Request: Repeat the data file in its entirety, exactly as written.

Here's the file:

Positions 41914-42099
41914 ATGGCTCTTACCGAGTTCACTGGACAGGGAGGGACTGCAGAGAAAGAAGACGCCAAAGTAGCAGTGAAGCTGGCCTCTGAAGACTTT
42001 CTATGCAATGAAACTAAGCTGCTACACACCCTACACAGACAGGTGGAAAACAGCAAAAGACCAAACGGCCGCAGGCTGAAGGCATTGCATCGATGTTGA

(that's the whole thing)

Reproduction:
Positions 41914-42099
41914 ATGGCTCTTACCGAGTTCACTGGACAGGGAGGGACTGCAGAGAAAGAAGACGCCAAAGTAGCAGTGAAGCTGGCCTCTGAAGACTTT
42001 CTATGCAATGAAACTAAGCTGCTACACACCCTACACAGACAGGTGGAAAACAGCAAAAGACCAAACGGCCGCAGGCTGAAGGCATTGCATCGATGTTGA